“CyberBullying”, “Cyber-Stalking”, “Flaming” and other negative online behaviours are swiftly becoming the focus of many in the child development sector. Therapists, Counsellors and ‘Online advisers’ are making new careers from advising individuals and groups on positive on-line behaviours and anti-cyber bullying strategies.
I wonder whether social networking sites, such as Facebook, are actually the problem. I’m not diminishing the distressing and damaging experience of cyber-bullying, nor am I questioning whether cyber-bullying exists, it certainly does. Further, I am sure that it’s expression and effects are specific and unique. Further, I know that cyber-bullying can be absolutely terrifying and disastrous for the victims.However, I am questioning whether the causes of cyber-bullying are actually different to the causes of any other anti-social behaviour. If we want to successfully counter cyber-bullying, and reduce it’s prevalence, I think we need to place an understanding of human behaviour alongside the concerns with the technology.
What makes people carry out anti-social acts ?
Psychologists have long identified the key causes of anti-social behaviour, whilst there may be discussion over the relative strength of influence, most are agreed that anti social behaviour is caused by a combination of the following factors:
(i) In-group favouritism and out-group discrimination in a competitive environment.
(ii) Low self esteem / low self efficacy of the aggressor.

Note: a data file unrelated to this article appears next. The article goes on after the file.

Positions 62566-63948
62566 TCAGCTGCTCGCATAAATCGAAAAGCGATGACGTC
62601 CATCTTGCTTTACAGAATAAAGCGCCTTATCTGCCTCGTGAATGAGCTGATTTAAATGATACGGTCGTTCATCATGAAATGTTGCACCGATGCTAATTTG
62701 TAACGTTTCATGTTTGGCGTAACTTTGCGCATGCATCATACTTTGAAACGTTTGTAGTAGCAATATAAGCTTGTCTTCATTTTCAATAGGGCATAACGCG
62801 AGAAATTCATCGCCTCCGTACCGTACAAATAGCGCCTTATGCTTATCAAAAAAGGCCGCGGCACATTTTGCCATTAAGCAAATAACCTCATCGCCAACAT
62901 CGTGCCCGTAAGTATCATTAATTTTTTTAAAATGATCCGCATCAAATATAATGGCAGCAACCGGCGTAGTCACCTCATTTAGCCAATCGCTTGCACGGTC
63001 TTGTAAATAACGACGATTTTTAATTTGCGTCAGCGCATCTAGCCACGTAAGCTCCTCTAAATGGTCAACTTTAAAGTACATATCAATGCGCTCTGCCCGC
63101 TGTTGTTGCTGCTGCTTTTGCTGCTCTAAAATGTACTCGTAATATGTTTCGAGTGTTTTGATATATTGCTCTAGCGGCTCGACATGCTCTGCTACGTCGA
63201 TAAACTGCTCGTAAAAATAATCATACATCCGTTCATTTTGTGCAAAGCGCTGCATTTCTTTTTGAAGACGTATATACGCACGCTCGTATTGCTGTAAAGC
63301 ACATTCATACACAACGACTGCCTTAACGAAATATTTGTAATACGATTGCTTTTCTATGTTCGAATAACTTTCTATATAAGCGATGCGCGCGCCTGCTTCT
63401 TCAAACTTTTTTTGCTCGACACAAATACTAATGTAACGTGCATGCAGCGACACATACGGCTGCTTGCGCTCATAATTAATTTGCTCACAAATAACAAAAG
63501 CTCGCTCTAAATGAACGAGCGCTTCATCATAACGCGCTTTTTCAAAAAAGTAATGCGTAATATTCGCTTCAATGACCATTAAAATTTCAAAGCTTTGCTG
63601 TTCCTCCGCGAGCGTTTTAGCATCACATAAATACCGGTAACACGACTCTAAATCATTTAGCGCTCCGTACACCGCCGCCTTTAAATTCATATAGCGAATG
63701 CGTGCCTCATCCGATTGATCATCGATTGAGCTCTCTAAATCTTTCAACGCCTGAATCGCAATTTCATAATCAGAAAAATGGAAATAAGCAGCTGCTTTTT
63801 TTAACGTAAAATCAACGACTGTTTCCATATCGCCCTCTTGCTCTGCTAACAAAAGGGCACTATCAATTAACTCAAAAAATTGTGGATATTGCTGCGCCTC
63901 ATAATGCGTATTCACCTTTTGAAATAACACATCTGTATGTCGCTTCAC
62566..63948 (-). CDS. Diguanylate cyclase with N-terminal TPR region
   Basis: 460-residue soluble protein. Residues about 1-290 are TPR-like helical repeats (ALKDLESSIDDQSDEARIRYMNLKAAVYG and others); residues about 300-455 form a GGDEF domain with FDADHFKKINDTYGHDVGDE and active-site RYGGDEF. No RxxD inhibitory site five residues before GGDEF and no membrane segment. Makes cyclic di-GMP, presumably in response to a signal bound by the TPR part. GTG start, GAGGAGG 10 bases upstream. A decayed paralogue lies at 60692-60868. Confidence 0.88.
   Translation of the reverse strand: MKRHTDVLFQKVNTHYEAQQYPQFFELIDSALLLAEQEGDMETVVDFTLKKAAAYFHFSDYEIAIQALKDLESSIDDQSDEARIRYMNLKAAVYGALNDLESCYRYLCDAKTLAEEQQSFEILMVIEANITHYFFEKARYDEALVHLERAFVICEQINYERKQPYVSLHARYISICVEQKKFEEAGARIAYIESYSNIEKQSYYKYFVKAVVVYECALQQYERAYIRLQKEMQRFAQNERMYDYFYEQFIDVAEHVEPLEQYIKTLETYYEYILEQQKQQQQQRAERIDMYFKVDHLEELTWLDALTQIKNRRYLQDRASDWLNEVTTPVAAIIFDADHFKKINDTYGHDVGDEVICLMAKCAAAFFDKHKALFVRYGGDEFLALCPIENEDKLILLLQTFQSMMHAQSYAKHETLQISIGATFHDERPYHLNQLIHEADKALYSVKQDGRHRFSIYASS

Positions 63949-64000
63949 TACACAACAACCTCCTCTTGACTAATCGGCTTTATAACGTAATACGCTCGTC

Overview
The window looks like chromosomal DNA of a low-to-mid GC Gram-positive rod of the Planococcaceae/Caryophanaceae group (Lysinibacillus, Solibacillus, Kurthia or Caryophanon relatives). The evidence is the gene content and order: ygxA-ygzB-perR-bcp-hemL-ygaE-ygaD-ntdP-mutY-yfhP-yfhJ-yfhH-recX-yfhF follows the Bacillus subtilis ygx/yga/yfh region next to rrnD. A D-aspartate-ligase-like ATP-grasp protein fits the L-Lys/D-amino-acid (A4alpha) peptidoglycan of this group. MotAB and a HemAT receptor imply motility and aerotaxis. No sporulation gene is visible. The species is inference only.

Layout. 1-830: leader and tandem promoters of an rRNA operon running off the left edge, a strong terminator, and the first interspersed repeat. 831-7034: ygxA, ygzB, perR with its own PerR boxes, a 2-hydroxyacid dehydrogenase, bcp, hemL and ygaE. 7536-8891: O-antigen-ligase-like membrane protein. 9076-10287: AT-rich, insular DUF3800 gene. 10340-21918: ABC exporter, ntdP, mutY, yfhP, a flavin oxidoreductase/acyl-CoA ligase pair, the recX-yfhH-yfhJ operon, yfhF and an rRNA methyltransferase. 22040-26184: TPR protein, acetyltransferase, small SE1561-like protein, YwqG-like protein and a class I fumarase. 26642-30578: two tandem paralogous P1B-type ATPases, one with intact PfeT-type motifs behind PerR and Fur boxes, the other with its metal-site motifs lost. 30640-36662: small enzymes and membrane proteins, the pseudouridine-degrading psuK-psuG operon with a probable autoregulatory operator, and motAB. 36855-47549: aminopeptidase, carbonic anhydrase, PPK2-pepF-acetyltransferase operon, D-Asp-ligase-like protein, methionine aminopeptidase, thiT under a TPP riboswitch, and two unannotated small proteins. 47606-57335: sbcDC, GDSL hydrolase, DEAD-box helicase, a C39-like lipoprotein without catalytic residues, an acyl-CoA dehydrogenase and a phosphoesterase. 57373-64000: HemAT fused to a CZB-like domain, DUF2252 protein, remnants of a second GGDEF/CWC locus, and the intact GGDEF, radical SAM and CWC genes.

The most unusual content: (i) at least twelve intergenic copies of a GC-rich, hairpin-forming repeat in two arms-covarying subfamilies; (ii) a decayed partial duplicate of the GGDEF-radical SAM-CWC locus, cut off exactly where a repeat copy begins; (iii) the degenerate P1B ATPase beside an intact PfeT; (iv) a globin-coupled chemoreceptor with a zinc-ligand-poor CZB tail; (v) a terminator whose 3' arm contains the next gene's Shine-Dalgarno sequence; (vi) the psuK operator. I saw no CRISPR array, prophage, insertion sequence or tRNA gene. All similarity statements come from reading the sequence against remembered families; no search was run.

(iii) normalisation of anti-social behaviour through modelling.
(iv) Displacement behaviours / Frustration outlets.
(v) Role and Situation (as shown by Zimbardo)
(vi) Opportunity arising from anonymity and diffused responsibility.
(vii) Maladaptive cognitive frameworks developed from constraining and negative experiences.
If we hope to reduce cyber-bullying we should focus on the actual causes of anti-social behaviour. Facebook didn’t make people anti-social, rather it is people who choose to use this technology to carry out anti-social behaviour. If the technology were not available they would have found different means of transmission for their motivation.
Whilst there are obvious dangers associated with social networking sites, providing the opportunity for cyber bullying, there are also many positive outcomes of this technology. Such positive outcomes can include pro social behaviour, increased sociability, development of new social movement, and the creation of new cultural ideas.
A recent survey carried out by the Australian Psychological Society of 1,834 participants representative of the full range of demographics turned up some interesting findings.
the findings are:
* Online social networking is being used by people across the age range
* 70% of survey respondents report spending less than two hours a day on sites
* 28% have had a ‘bad experience’ using social networking sites
* 53% feel social networking has increased contact with friends and family
* 26% report increased participation in social activities as a result
* Patterns of ‘sociability’ that occur in real life appear to be replicated online
* 25% of 31–50 year old respondents have had a date with someone met online
* 21% of these have gone on to form an intimate relationship
The research clearly shows that there are both positive and negative outcomes from online behaviour. The crucial inference from the finding is that online social networking is resculpting the formation, maintenance and sustenance of real world relationships. To tackle online anti-social behaviour we should try to form a better understanding of the causes of online pro-social behaviour.
Read the details of the Australian Psychological Society here: